Ben Dickens, March 11, 2014
The term growth hacker is something we’re hearing a lot these days, is it just another buzzword or something more? In a previous post I referred to a survey that highlighted a skills gap in digital marketing. And while it was commissioned by a recruitment company (presumably in the hope of generating business) it also raised a big question that many brands encounter, certainly the ones we speak to: how do we structure our marketing departments and what skillsets do we need?
Today there are so many platforms, marketing automation tools and strategies – not to mention traditional media and PR – the list is getting longer and longer.
As a content marketing agency working in digital, we face these challenges on a daily basis. Our job, and what we’re good at, is cutting through the noise and making the right choices to deliver a mixture of brand awareness and conversions. But it’s complicated. We’re always learning. New platforms come along just as others disappear, consumers are increasingly apathetic.
We would describe ourselves as growth hackers, combining technical savvy with a solid marketing approach. But more than that, our people are marketing entrepreneurs. willing to take more chances and with a strong belief in their capabilities. For example, looking from the outside our content team would appear very similar to a traditional digital creative set-up, we have a Head of Creative and a Head of Development. But we also have a Head of Editorial. This vital position enables us to bring the reactive, predictive and engagement skills associated with journalism to brand projects. We can plan well ahead but also react to an evolving market, giving our clients the right mix of long term strategy and opportunistic activity to drive ROI.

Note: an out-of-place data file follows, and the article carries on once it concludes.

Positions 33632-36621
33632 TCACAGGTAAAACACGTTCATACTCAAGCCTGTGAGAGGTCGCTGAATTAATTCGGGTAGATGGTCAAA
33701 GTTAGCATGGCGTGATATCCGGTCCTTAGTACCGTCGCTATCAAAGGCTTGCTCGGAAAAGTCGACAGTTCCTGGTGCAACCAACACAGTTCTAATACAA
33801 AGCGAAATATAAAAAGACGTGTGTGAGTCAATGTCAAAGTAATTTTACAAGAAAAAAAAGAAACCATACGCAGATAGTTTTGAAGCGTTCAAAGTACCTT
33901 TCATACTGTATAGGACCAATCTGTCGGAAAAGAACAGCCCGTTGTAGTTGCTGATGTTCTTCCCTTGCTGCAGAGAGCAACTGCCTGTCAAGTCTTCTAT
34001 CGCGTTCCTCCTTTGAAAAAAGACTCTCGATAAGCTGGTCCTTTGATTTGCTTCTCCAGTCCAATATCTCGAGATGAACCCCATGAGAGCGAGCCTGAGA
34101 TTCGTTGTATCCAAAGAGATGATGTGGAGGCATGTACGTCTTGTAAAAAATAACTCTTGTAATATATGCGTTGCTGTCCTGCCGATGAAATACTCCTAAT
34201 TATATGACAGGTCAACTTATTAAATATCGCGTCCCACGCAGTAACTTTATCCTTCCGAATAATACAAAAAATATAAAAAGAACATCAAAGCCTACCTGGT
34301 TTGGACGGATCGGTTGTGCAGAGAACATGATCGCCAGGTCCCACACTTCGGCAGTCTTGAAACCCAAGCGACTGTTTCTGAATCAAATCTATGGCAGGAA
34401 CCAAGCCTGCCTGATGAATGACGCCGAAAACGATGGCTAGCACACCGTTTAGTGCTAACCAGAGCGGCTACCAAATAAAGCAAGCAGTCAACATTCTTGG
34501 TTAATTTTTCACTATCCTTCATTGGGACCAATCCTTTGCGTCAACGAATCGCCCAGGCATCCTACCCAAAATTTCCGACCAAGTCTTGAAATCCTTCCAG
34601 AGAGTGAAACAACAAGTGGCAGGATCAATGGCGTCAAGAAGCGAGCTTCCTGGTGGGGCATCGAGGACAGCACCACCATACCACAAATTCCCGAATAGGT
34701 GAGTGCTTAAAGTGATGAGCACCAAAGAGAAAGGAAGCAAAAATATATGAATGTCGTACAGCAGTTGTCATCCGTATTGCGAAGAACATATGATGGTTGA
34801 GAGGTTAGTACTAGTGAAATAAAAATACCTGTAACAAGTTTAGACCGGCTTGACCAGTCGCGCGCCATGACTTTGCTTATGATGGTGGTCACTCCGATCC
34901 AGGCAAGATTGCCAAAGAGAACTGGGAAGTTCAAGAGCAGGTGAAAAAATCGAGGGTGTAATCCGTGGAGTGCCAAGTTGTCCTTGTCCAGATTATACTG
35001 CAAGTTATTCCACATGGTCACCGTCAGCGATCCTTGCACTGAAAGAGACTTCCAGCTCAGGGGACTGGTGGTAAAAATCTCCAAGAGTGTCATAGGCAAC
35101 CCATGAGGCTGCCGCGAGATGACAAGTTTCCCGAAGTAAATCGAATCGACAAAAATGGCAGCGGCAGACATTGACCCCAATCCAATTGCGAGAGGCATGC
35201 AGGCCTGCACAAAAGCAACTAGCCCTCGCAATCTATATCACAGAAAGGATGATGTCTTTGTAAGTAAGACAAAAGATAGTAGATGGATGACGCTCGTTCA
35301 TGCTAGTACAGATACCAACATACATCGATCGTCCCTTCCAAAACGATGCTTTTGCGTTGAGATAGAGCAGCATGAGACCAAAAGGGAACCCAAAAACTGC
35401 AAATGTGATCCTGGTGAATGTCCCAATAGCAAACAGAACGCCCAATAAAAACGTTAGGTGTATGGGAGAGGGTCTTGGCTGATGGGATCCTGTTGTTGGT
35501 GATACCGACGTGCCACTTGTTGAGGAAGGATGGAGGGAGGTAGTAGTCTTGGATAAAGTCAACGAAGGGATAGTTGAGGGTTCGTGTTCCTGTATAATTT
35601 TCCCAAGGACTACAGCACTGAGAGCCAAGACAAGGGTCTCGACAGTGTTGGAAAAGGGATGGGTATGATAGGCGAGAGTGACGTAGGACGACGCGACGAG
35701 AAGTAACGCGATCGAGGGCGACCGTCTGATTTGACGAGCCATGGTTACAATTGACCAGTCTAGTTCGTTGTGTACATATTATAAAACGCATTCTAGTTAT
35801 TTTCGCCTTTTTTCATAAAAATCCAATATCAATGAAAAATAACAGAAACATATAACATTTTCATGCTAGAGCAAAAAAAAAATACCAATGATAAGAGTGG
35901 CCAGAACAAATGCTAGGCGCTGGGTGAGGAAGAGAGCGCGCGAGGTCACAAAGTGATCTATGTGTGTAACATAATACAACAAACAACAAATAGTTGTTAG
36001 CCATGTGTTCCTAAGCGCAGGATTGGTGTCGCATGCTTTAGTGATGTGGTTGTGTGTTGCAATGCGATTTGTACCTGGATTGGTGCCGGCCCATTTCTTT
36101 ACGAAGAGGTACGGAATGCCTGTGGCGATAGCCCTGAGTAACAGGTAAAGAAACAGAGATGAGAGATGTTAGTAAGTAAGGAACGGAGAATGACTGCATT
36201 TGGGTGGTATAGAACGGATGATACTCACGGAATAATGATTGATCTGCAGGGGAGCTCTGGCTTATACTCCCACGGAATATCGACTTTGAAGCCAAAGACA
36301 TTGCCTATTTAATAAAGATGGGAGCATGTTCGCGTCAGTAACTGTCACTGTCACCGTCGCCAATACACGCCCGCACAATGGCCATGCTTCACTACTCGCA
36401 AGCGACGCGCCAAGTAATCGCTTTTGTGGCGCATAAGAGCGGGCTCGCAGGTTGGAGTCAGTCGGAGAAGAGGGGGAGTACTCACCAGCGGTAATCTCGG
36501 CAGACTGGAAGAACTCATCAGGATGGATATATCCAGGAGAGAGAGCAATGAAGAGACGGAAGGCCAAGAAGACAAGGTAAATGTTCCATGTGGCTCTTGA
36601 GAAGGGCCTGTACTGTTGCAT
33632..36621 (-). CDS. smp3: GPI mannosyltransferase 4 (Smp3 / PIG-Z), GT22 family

If I were advising a brand on who to recruit, first and foremost I’d want people with a strong investigative and entrepreneurial spirit, something I’d say is a fundamental growth hacker trait. Couple this to some marketing experience and technical skills, and you have a winner. These people can be hard to find and, in the context of a large marketing department, it can be difficulty to train people across multiple channels.
But to take a step back, we met Swedish agency Matter recently. They’d come over for the CMA awards and though they didn’t win, they should have. What I found refreshing about them was their approach to working with brands. They don’t produce anything, they simply provide editorial strategy which slots in neatly above all the various channels their client works in, pulling all the strings and curating content before it’s pushed through each channel. This means the brand’s message works seamlessly. It’s a nice approach.
As Content Marketers, we frequently end up talking to clients about how to break their slots down. This can be tricky; what we’re really suggesting is the client reorganises their marketing department. That’s often painful.
I think the smart marketing directors are the ones who recognise this. They implement systems and people in a layer above the channels, meaning they’re managed more effectively and focused on how the brand audience are behaving. This is how we like to operate with our clients – it works for us.
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